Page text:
Anesthesiologist and researcher Dr. Michael J. Joyner heads the convalescent plasma program at Mayo Clinic, which has been designated by the United States Food and Drug Administration to be the lead institution providing coordinated access to convalescent plasma for hospitalized patients with severe or life-threatening COVID-19 disease.
“Convalescent plasma” refers to blood plasma that contains antibodies to COVID-19 collected from people who have recovered from the illness and are otherwise healthy. The plasma is then transfused into a patient with advanced illness. The program headed by Dr. Joyner evolved out of a national initiative of physicians and researchers from 40 institutions who self-organized to investigate the use of convalescent plasma during the COVID-19 pandemic.
These institutions include Mayo Clinic, Johns Hopkins University, Washington University, Einstein Medical Center, the Icahn School of Medicine at Mount Sinai and Michigan State University, as well as other academic medical centers and government agencies seeking to establish a national convalescent plasma program to modify the course of the disease.
Fascinatingly, it is the Orthodox Jewish community, thanks to the initiative and organizational efforts of Chaim Lebovits—a Vizhnitzer chasid who resides in Monsey, New York—that has made this national program possible.
I spoke with Dr. Joyner last week.
You seem to have established a remarkable partnership with the Orthodox Jewish community.
The Orthodox community rocks! They really underpinned all of our collection efforts, allowing us to do over 10,000 convalescent plasma transfusions in just over a month, and they’ve also used their business and real-world skills to help us do a better job logistically and think more about customer service. It’s a classic three-legged stool: outstanding individuals, the success of the program and repurposing skillsets to innovate.
Can you tell us how those 10,000 people are progressing?
The safety data are excellent, and we’re pleased that the mortality rate doesn’t appear to be excessive. We just published a big paper, and the treatment appears to be safe when you consider how sick these patients are. We have a lot of very interesting anecdotes and trends that are pointing in the right direction, so as physicians we’re very optimistic. Nonetheless, we have to retain our scientific objectivity so we can make evaluations through the appropriate scientific methods and clinical trials.
There are numerous ongoing efforts right now to produce vaccines and drugs to treat COVID-19. How confident are you about this method matching up against others, and how important do you consider it to be?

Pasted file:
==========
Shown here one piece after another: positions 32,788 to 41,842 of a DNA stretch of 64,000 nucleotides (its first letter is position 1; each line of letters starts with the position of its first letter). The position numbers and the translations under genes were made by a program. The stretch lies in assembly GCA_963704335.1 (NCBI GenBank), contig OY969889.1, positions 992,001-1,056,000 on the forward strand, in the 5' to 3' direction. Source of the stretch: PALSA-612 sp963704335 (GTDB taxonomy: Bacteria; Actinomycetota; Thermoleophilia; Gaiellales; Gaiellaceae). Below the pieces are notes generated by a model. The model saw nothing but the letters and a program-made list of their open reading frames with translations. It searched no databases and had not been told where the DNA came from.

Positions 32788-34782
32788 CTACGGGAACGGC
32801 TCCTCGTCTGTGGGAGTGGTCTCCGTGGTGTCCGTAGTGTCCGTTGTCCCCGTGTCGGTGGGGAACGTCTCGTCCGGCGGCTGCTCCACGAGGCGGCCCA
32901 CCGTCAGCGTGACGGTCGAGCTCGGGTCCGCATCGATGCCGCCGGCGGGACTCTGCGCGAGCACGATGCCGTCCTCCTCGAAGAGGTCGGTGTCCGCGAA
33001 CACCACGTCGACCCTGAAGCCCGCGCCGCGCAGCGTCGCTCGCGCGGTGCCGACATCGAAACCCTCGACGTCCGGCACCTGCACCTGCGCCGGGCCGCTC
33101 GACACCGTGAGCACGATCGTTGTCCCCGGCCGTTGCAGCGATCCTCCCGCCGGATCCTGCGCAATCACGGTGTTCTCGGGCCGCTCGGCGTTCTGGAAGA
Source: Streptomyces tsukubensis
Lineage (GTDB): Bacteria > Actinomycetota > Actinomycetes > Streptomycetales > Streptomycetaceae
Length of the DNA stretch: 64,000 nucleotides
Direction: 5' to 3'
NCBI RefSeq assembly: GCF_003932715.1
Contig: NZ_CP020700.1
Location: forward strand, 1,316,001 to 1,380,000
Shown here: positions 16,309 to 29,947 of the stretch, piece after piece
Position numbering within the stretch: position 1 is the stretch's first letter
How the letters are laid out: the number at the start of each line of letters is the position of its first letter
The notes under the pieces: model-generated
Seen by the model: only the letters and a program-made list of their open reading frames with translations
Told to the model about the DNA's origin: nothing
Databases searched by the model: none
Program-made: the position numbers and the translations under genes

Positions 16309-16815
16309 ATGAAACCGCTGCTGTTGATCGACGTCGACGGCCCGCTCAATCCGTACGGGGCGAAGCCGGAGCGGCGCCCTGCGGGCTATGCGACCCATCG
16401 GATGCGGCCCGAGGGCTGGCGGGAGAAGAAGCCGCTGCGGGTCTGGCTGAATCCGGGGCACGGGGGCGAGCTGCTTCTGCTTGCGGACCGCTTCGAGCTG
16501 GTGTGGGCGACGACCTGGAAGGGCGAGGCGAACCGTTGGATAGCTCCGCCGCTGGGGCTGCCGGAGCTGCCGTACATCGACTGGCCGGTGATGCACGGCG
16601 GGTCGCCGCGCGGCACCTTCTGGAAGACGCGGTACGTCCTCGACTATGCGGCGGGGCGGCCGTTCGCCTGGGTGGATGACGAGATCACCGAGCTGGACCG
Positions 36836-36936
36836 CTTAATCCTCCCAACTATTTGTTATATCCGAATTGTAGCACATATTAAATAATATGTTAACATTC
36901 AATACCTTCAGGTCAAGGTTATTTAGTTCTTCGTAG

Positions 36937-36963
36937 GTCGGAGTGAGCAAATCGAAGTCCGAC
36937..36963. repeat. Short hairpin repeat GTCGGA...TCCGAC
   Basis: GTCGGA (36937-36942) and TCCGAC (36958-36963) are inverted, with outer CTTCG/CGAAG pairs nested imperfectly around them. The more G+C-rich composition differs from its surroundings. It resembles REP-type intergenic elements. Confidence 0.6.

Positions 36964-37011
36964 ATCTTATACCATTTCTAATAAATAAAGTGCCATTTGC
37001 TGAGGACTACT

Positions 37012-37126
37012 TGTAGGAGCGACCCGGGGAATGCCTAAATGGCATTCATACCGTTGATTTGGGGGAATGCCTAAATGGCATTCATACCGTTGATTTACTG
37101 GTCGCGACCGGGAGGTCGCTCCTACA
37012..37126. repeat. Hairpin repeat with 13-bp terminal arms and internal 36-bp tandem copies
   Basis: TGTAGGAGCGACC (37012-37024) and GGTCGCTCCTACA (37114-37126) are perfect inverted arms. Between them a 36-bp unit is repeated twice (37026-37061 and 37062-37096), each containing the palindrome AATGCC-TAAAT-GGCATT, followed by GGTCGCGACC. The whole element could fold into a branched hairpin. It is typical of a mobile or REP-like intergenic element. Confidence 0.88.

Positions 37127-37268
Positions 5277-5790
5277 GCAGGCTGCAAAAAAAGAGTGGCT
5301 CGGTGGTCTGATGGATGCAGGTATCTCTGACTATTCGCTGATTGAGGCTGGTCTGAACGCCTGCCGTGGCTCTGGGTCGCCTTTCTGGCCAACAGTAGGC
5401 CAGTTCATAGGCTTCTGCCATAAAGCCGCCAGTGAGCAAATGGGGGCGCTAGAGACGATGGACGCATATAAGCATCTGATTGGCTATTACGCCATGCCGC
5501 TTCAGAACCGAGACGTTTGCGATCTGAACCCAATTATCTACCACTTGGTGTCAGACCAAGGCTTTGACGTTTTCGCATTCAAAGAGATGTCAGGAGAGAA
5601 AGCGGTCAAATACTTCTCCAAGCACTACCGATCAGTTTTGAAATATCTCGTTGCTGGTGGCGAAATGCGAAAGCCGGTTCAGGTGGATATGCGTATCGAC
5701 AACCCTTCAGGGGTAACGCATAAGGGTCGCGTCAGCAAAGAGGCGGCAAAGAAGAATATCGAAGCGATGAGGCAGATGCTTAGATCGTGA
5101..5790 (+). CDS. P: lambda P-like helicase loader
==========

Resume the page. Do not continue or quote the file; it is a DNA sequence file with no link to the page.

One way or another antibodies are going to play an important role, and convalescent plasma is the first shot. Afterwards there are going to be hyperimmune products, which are refined versions of human plasma or laboratory-created antibodies, and in the end we will hopefully have a vaccine that will allow us to generate our own antibodies. I see it as a continuum. Is it going to wipe the scourge of COVID-19 off the face of the earth? That’s unlikely. Can we help temporize things in the short term while these other technologies come on board and hopefully be in a position to offer patients something better than what we currently have? I hope so, and then we can all wait for the vaccine cavalry to arrive.
Tell me how you first got involved in this initiative.
Professor Arturo Casadevall at Hopkins raised the idea of resurrecting this very old technology of passive immunity convalescent plasma in the current crisis. Arturo is a close friend of mine, and I believe he was thinking about doing this for experiments. But I thought we could do it on a larger scale, because as an anesthesiologist I know a little more about blood banking capacity in this country. Those two things sort of merged. But if you want to do something on a large scale you have to have a lot of donors, and that’s where the Orthodox community and Mr. Chaim Lebovits came in.
The people who are donating their plasma don’t know who the recipient will be; all they know is that someone out there will be helped by it. Is the United States the only country trying to do this?
There may be other countries, but we’re the only ones trying it on this scale.
You mentioned that this is an old technology, and I understand that it goes back to the Spanish flu of 1918. If so, why is there skepticism?
Any time what’s old is new again people are going to be skeptical, and you have to prove it to a new audience.